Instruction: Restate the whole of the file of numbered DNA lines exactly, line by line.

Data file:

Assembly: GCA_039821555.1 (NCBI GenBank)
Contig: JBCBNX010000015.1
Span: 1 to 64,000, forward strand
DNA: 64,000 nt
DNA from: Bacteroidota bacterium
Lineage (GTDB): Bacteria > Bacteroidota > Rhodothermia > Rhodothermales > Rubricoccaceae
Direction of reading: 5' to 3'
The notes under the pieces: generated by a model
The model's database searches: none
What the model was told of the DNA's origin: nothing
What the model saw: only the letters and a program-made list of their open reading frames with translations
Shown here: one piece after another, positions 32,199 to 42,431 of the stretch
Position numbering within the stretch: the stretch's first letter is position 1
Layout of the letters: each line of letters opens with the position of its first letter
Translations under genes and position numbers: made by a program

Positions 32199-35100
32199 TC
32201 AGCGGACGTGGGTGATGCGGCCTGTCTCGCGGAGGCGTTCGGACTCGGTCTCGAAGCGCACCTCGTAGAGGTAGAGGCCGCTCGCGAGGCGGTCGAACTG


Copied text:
Assembly: GCA_039821555.1 (NCBI GenBank)
Contig: JBCBNX010000015.1
Span: 1 to 64,000, forward strand
DNA: 64,000 nt
DNA from: Bacteroidota bacterium
Lineage (GTDB): Bacteria > Bacteroidota > Rhodothermia > Rhodothermales > Rubricoccaceae
Direction of reading: 5' to 3'
The notes under the pieces: generated by a model
The model's database searches: none
What the model was told of the DNA's origin: nothing
What the model saw: only the letters and a program-made list of their open reading frames with translations
Shown here: one piece after another, positions 32,199 to 42,431 of the stretch
Position numbering within the stretch: the stretch's first letter is position 1
Layout of the letters: each line of letters opens with the position of its first letter
Translations under genes and position numbers: made by a program

Positions 32199-35100
32199 TC
32201 AGCGGACGTGGGTGATGCGGCCTGTCTCGCGGAGGCGTTCGGACTCGGTCTCGAAGCGCACCTCGTAGAGGTAGAGGCCGCTCGCGAGGCGGTCGAACTG